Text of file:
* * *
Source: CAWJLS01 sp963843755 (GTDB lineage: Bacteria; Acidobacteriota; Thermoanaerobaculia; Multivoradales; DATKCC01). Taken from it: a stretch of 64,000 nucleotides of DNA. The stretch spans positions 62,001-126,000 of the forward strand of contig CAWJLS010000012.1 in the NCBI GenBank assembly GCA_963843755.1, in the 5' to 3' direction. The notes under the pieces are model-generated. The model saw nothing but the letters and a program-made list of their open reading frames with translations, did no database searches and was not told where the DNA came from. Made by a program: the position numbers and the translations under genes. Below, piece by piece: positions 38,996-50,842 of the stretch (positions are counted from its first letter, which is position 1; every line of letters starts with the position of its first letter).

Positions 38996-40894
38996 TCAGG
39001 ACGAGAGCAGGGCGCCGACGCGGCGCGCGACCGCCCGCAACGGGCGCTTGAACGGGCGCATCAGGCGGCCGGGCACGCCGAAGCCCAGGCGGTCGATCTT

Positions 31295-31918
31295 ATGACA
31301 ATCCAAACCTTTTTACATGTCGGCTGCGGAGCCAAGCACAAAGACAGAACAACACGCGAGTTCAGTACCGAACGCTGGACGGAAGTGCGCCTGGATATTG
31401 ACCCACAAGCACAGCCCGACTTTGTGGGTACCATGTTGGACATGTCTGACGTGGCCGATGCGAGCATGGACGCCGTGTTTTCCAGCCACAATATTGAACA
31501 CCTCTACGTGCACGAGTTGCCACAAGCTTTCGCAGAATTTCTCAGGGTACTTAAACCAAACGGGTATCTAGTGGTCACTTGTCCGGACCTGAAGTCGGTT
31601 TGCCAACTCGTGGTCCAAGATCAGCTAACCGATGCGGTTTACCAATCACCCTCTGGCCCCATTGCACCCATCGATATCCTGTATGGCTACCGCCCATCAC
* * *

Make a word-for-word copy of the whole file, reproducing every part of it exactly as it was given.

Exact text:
Source: CAWJLS01 sp963843755 (GTDB lineage: Bacteria; Acidobacteriota; Thermoanaerobaculia; Multivoradales; DATKCC01). Taken from it: a stretch of 64,000 nucleotides of DNA. The stretch spans positions 62,001-126,000 of the forward strand of contig CAWJLS010000012.1 in the NCBI GenBank assembly GCA_963843755.1, in the 5' to 3' direction. The notes under the pieces are model-generated. The model saw nothing but the letters and a program-made list of their open reading frames with translations, did no database searches and was not told where the DNA came from. Made by a program: the position numbers and the translations under genes. Below, piece by piece: positions 38,996-50,842 of the stretch (positions are counted from its first letter, which is position 1; every line of letters starts with the position of its first letter).

Positions 38996-40894
38996 TCAGG
39001 ACGAGAGCAGGGCGCCGACGCGGCGCGCGACCGCCCGCAACGGGCGCTTGAACGGGCGCATCAGGCGGCCGGGCACGCCGAAGCCCAGGCGGTCGATCTT

Positions 31295-31918
31295 ATGACA
31301 ATCCAAACCTTTTTACATGTCGGCTGCGGAGCCAAGCACAAAGACAGAACAACACGCGAGTTCAGTACCGAACGCTGGACGGAAGTGCGCCTGGATATTG
31401 ACCCACAAGCACAGCCCGACTTTGTGGGTACCATGTTGGACATGTCTGACGTGGCCGATGCGAGCATGGACGCCGTGTTTTCCAGCCACAATATTGAACA
31501 CCTCTACGTGCACGAGTTGCCACAAGCTTTCGCAGAATTTCTCAGGGTACTTAAACCAAACGGGTATCTAGTGGTCACTTGTCCGGACCTGAAGTCGGTT
31601 TGCCAACTCGTGGTCCAAGATCAGCTAACCGATGCGGTTTACCAATCACCCTCTGGCCCCATTGCACCCATCGATATCCTGTATGGCTACCGCCCATCAC